This was the birthplace of Horatio Nelson. The church flies an 18th century type White Ensign.

On 14th June 1944 the Vicar of Burnham Thorpe, Rev.Henry Hibberd, wrote to the Admiralty requesting permission to fly the White Ensign on his church in memory of Nelson. This was during World War Two, and he explained that there were many visitors to the church from Allied Forces stationed in Britain. The request was supported by two, probably retired, Admirals, but the Admiralty replied that although they had no authority to refuse the request they would not give it their approval, as it would set a precedent for many other churches that had connections with naval heroes. In October the vicar wrote again asking if the flag flown by Nelson at the Battle of the Nile could be authorised. This was probably in the hope that the Admiralty would be prepared to sanction an obsolete ensign. In January 1945 this also was refused. Hibberd tried again in February writing that he was not asking for permission, but for an indication that the Admiralty did not object. The reply, the final letter in the file, was a letter from the Admiralty dated 22nd February 1945;

"You are at liberty to present a petition on this matter in the correct quarter, but regret still not in a position to support application." [ADM 1/16854]

David Prothero, 17 January 2002

Church of St Dunstan and All Saints in Stepney

St Dunstan and All Saints Church in Stepney was built in 952 AD by the Bishop of London St Dunstan, when the old wooden church that previously occupied the site was knocked down. At the time, it was dedicated to All Saints only, but St Dunstan was added in 1029 after he had been canonised. The present church dates from 1400, but the chancel dates from 200 years earlier, and the font is about 1000 years old. It is one of the churches in the nursery ryhme "Oranges and Lemons" - anyhow it has a "red ensign" flying on its tower. The river Thames used to go up that way - Stepney Green - and it has close associations with the river and shipping. It may explain the distinction with the Limehouse one. There was red ensign flying from it when I saw it a couple of weeks ago and the information was on the board outside the church.
John Prosser
, 10 September 2002

Church of King Charles the Martyr, Falmouth, Cornwall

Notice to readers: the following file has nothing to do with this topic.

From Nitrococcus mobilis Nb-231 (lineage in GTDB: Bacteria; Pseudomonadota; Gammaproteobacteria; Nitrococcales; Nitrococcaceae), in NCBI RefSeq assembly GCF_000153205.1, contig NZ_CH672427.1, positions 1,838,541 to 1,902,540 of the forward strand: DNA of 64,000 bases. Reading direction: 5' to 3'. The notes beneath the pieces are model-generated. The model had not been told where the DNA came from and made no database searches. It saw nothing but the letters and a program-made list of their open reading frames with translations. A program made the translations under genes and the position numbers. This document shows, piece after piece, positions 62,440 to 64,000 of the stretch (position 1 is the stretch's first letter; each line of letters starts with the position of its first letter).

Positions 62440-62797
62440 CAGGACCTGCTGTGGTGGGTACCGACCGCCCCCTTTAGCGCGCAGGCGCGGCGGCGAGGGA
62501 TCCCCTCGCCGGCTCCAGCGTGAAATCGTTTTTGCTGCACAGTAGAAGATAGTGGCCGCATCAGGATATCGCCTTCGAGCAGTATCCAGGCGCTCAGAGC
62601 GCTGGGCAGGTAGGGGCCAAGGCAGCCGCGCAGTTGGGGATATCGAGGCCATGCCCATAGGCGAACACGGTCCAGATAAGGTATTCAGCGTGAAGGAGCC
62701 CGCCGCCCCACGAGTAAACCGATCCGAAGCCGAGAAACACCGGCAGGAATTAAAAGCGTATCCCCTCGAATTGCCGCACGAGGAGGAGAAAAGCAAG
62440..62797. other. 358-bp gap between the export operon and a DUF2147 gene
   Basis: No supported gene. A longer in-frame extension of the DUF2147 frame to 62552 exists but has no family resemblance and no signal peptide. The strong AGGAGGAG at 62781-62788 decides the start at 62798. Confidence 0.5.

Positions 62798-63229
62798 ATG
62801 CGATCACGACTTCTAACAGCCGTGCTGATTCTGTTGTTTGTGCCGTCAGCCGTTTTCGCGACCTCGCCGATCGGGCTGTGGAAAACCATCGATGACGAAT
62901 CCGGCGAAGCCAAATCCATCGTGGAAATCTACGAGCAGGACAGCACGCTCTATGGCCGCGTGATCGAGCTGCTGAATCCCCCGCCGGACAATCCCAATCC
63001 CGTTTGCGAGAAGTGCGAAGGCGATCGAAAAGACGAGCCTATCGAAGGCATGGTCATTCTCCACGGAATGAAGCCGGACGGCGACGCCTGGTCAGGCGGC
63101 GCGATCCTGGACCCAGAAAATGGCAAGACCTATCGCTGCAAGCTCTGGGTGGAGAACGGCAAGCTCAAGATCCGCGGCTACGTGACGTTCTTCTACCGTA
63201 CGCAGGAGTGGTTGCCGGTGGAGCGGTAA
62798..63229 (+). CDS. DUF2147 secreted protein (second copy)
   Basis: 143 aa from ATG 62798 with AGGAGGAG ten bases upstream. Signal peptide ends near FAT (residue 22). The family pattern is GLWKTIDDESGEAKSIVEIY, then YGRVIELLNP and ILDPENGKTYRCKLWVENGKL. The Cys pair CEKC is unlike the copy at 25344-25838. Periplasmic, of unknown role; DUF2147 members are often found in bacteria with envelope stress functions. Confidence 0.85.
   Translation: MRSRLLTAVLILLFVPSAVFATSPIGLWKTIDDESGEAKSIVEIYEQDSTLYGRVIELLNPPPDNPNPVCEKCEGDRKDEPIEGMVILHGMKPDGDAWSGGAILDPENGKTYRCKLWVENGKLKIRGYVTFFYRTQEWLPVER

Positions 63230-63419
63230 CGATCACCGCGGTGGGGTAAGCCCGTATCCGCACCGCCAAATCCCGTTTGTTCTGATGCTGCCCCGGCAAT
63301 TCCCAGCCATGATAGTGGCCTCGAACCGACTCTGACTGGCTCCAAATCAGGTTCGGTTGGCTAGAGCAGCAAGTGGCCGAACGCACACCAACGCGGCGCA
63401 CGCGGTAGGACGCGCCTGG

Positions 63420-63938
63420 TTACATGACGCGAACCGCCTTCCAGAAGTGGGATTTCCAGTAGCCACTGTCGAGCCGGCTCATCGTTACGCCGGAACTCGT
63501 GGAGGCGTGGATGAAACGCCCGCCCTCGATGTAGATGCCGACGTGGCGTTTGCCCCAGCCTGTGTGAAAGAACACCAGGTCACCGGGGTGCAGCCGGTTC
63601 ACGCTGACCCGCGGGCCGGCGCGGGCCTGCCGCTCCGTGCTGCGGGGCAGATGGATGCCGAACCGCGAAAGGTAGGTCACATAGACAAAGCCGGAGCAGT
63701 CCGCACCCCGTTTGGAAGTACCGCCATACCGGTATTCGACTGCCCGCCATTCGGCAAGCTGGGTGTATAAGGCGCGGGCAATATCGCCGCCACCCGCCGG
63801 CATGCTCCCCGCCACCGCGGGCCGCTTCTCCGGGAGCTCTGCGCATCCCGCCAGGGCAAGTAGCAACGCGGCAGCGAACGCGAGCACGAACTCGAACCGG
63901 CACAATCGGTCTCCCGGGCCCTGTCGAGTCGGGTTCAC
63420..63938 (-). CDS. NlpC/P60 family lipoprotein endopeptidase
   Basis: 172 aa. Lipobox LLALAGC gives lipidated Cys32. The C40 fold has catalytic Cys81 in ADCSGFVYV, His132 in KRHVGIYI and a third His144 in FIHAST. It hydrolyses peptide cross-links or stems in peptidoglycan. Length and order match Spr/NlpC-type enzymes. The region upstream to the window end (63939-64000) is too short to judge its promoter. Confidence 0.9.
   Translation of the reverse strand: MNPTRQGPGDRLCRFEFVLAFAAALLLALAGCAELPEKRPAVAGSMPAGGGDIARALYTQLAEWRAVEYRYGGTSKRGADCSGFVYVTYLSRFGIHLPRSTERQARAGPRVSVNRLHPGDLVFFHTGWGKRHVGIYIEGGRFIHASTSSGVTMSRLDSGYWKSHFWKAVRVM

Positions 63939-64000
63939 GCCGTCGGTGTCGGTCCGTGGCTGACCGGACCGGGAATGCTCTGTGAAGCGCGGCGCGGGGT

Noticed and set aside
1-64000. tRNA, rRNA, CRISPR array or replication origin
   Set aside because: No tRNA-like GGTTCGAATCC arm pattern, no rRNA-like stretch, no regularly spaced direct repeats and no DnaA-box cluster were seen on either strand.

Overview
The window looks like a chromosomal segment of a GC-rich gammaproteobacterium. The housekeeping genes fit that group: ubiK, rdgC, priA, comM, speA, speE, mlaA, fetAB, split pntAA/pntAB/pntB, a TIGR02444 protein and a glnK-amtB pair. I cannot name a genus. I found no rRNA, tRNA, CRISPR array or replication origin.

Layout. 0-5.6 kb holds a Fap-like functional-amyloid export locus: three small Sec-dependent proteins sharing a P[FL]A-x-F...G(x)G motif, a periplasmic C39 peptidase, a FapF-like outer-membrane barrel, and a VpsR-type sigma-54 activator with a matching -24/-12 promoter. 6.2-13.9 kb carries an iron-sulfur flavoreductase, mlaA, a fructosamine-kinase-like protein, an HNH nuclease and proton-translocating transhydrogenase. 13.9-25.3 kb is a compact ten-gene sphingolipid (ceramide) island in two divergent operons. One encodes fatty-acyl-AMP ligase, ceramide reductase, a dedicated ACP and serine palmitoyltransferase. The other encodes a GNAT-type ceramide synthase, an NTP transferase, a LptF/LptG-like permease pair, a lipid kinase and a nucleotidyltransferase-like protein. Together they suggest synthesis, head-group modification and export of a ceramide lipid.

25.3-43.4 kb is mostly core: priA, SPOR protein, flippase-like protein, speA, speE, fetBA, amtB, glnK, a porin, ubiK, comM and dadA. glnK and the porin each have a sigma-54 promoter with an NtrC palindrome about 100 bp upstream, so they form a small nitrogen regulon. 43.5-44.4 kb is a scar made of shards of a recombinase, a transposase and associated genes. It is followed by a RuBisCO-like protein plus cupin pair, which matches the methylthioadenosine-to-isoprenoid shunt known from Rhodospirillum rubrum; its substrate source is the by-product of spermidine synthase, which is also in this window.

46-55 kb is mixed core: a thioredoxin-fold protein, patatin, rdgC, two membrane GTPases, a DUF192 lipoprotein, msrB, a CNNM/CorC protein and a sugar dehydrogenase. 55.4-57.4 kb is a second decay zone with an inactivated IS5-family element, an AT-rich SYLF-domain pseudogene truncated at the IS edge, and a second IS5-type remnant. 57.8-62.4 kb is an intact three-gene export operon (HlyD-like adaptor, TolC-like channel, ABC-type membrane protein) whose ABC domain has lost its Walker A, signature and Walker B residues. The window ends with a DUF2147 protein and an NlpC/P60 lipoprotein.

The Rector's pennant, Falmouth: "One of the flags that hang on either side of the gallery at the west end is peculiar to this Church. It is known as the Rector's Pennant. By Act of Parliament in the reign of King Charles II , the Rector of Falmouth was required to fly a red flag on the Black Rock, at the entrance to the harbour, as a warning to shipping. Until 1840 the Rector was paid sixpence for every decked ship that came into the port. These days port safety rests in the hands of the Harbourmaster, Trinity House and the Pilot service. The Arms shown on the pennant are those of the Killigrew family."
Jan Mertens, 8 November 2004

Church of St. Peter in Thanet, Broadstairs, Kent

For two hundred years this 11th century Church has claimed the right to fly the White Ensign, because in the Napoleonic Wars the Church Tower, one mile from the sea and in a commanding position, was a signalling station for the Royal Navy. There is plenty of documentary evidence for this-- John Mockett, author of Mocketts Journal, covering 1786 to 1836 writes " The top of St Peter's Church Tower was fitted up as a telegraph, to convey information to others erected at various places up to the Nore, where Ships of War were stationed. A lieutenant and three men were stationed, in turns, from light to dark. Their signals were very amusing to us" Also the Picturesque Companion stated " The Church forms a valuable landmark to sailors, and in the late war was used as a telegraph". We know that our signal station was erected by Nicholas Vass, Carpenter of Portsmouth Dockyard. Also in 1904, the learned antiquary Alfred Sangster wrote " The long standing tradition of the White Ensign being flown from the Tower of St Peter's Church is one that dates back over 100 years. The signal station conformed to Admiralty Requirements." There are also a number of engravings paintings, maps and prints showing the station.

We claim a long traditional right to fly the White Ensign, and do so on occasions such as Trafalgar Day, and also for an hour during our award-winning guided walk meeting costumed characters--St Peter's Village Tour....see

Brian Sleightholm, 8 March 2005

As I understand it there are 4 churches in England where this year, at some stage, people could see the White Ensign flying:

  • St. Martin in the Fields....because it is the official Admiralty Church
  • St Anne's Limehouse, and St Werbergh, Hoo near both cases because they have spires which were used as navigation aids by the Admiralty
  • St Peter in Thanet, Broadstairs Kent....but in our case because we had a Tower which was used as a Royal Navy Signalling Station manned by an officer and three men-----so from that point of view we are unique.
Brian Sleightholm, 26 March 2005

St. Bartholomew's Church, Yeovilton

I worked for a few years at Royal Naval Air Station Yeovilton in Somerset, home of the Fleet Air Arm. In the shadow of the airfield is St Bartholomew's church, owned by the Royal Navy since 1988. I have regularly seen the White Ensign flown from the flagpole on top of the tower, which is fully understandable as it is the Fleet Air Arm Memorial Church.
See and
Ed Smith, 1 September 2009